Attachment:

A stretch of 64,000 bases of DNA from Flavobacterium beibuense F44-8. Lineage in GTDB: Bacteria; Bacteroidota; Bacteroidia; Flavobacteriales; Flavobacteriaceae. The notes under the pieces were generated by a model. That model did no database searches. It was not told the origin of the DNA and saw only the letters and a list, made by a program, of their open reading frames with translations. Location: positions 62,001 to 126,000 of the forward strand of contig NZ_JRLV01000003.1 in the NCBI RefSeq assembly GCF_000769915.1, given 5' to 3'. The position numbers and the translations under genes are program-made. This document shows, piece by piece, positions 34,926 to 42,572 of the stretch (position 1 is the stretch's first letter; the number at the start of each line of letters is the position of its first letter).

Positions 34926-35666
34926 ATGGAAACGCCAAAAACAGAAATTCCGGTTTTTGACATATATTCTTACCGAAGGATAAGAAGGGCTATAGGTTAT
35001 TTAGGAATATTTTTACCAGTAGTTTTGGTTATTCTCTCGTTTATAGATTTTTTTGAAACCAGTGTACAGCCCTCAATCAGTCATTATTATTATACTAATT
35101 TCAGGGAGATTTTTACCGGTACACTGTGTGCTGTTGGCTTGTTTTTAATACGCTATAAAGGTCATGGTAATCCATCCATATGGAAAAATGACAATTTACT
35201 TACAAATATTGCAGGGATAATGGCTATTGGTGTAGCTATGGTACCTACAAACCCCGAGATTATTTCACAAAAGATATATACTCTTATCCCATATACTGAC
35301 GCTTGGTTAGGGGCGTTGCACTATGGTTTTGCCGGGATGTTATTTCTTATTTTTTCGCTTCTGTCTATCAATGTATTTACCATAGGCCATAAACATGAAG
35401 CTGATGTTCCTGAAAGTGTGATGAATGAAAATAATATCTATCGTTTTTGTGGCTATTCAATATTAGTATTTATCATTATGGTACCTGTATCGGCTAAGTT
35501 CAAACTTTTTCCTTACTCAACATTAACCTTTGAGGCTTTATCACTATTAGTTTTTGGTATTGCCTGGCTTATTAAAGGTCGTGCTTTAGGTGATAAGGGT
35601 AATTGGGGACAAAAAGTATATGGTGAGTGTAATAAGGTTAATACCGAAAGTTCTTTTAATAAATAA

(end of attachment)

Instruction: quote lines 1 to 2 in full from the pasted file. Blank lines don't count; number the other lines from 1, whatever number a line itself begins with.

A stretch of 64,000 bases of DNA from Flavobacterium beibuense F44-8. Lineage in GTDB: Bacteria; Bacteroidota; Bacteroidia; Flavobacteriales; Flavobacteriaceae. The notes under the pieces were generated by a model. That model did no database searches. It was not told the origin of the DNA and saw only the letters and a list, made by a program, of their open reading frames with translations. Location: positions 62,001 to 126,000 of the forward strand of contig NZ_JRLV01000003.1 in the NCBI RefSeq assembly GCF_000769915.1, given 5' to 3'. The position numbers and the translations under genes are program-made. This document shows, piece by piece, positions 34,926 to 42,572 of the stretch (position 1 is the stretch's first letter; the number at the start of each line of letters is the position of its first letter).

Positions 34926-35666